Thursday, April 27, 2006

Volen Siderov

Today Volen Siderov will lead a rally in Sofia to protest the planned creation of US military bases in Bulgaria. So it is a good day to write a post about this unpleasant man.
I have no information about the pre-1989 biography of Volen Siderov, except what the paper Starshel wrote - that he was a photographer working for the militia (i.e. the communist police) in the town of Vratza. So nobody seems to know why after 1989 Siderov was appointed as an editor of the anticommunist newspaper Demokratsia ("Democracy") and later became Editor-in-chief.
Later Siderov was fired from the paper (which, by the way, exists no more) and stopped pretending to be a democrat. He started a show called Ataka ("Attack") on the cable channel Scat TV. I have had an occasional glance of his show. It is based on primitive hate of The Others - the Jews, the Gypsies, the Turks, the Americans and so on - blaming all Bulgaria's problems on them. Of course there is plenty of nationalistic talk, waiving the Bulgarian flag etc. (Unlike some other countries, e.g. USA, in Bulgaria good people don't have the habit to waive the national flag and show their patriotic feelings in public.)
During last year's election campaign, Siderov suddenly formed a political party naming it Ataka after his show. Its program followed the same pseudo-patriotic and hate-mongering pattern. In his public appearances, Siderov showed much similarity to Hitler, most likely due to careful watching of Hitler's videotapes and deliberate imitation. He used very efficiently the murder of a Bulgarian professor by Gypsies (mentioned in my previous post). His party organized rallies in the district where the murder occurred and elsewhere and promised law and order to the Bulgarians.
Days before the elections, my friend traveled in a taxi. The driver said he would vote for Ataka because he was fed up with the Gypsies. My friend asked, "If Ataka wins, do you imagine they will make the Gypsies disappear?" After some thinking, the driver replied, "You are right." But few were asking questions, and Ataka emerged after the elections as the No. 4 political force, performing better than any of the anticommunist parties. Some commentators, trying to exonerate the pro-Ataka voters, said this was a legitimate protest vote. But Starshel again offered the best comment. It was titled The headless voter (reminiscent to Mayne Reid's novel The Headless Horseman) and said that voters deserve much blame when they voluntarily choose to be headless people instead of citizens.
In the Parliament, Ataka continued with the hate talk and nothing else. However, several weeks ago an incident made headlines. I'll copy some text from the blog An Englishman in Bulgaria (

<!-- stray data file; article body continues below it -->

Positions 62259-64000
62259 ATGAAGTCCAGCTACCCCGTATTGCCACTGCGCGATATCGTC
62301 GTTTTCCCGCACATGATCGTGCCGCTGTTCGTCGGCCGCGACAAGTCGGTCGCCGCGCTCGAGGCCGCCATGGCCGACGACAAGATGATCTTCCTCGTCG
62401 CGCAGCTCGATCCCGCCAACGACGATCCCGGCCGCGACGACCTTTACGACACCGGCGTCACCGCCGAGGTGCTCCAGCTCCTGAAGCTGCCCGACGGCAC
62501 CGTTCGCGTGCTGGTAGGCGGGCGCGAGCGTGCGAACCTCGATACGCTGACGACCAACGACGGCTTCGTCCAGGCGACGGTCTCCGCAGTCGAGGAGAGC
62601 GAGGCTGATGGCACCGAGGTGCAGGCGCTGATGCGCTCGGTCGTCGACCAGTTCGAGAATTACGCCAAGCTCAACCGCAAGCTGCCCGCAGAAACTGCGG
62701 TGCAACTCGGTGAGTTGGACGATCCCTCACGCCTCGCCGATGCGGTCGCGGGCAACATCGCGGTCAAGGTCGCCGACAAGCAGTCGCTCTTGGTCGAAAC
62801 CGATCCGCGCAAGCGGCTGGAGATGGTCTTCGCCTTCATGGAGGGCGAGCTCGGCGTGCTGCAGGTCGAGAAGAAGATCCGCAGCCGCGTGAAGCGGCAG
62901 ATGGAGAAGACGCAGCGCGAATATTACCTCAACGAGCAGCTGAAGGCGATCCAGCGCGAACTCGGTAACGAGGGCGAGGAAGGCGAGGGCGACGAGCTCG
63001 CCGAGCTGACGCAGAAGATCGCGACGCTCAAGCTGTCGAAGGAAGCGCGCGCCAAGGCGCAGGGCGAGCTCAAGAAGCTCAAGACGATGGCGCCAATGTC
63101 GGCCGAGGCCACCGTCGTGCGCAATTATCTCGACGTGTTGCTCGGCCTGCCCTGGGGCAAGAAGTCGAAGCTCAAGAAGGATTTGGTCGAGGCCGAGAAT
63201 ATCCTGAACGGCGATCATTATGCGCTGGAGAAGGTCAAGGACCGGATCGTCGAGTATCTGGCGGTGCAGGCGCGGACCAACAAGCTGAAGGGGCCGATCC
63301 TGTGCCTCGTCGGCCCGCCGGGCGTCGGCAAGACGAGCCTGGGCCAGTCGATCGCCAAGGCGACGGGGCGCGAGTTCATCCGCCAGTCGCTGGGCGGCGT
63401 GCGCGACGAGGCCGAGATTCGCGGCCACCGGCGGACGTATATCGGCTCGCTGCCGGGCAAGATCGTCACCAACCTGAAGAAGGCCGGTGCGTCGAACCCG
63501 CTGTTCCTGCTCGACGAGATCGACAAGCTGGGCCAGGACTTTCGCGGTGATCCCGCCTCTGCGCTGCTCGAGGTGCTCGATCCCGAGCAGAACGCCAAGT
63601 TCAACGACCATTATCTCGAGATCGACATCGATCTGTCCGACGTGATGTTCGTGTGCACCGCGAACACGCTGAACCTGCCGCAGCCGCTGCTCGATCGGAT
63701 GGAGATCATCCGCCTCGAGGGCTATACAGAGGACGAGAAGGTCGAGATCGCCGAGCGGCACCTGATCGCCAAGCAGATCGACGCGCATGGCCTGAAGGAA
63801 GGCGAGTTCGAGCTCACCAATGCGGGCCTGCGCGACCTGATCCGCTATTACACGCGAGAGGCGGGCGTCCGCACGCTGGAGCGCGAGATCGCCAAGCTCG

"It all started when the glorious fuhrer, Volen Siderov, was involved in a minor car crash. He was quick to make the most of it, claiming that it was a failed assassination attempt. However, after some police investigation a more plausible story emerged. Pavel Chernev, the Ataka deputy leader, was travelling with Siderov when their car hit another. Chernev got out of the vehicle and proceeded to beat up the driver of the other vehicle. This was the story until Chernev changed it - claiming that Siderov persuaded him to take the blame when it was really Siderov's driver that carried out the assault. Siderov apparently wanted to protect the driver, who was already on probation for other crimes. Chernev was allegedly paid to be the fall guy, according to nationalist MP Mitko Dimitrov. "Chernev had no money at the end of last week, but now he seems to be quite rich," he told reporters. I don't know why Chernev changed his story, but Volen Siderov is still sticking to his claim that it is all a vast conspiracy to discredit him and his party. Personally, I think he is doing a good job of this himself. "
I wish to add that the driver of the other car was a student taking his 84-year old sick grandfather to the hospital. Siderov's companion not only beat the student and reportedly the old man too, but perforated the tires of their car to prevent their eventual "escape". The boy was studying in Britain and, being out of touch with Bulgarian political life, was quite shocked. He thought he was in the hands of bandits or possibly roque cops, who in Bulgaria are sometimes difficult to distinguish from bandits.
Kurt Vonnegut once wrote that we become what we pretend to be and therefore we must be careful what we pretend to be. Siderov imitated the madman Hitler so keenly that started to behave like a madman himself. I hope this story will bring about his political demise, but one should not be too optimistic about the Bulgarian reality - here almost everything is possible.

Goodbye to Folia Biologica

The journal of cellular and molecular biology Folia Biologica (Praha) will not be published anymore. The last issue has appeared in January.
I am sorry for this. I liked the journal. And its Editors were fair to us, unlike some Western editors who fall in the mood to reject a paper as soon as they see the stamp from a place like Bulgaria. I have two articles published in the Folia, my colleagues have also published there.
I wonder why the Prague Institute of Molecular Genetics has terminated its journal. No more money, I suppose.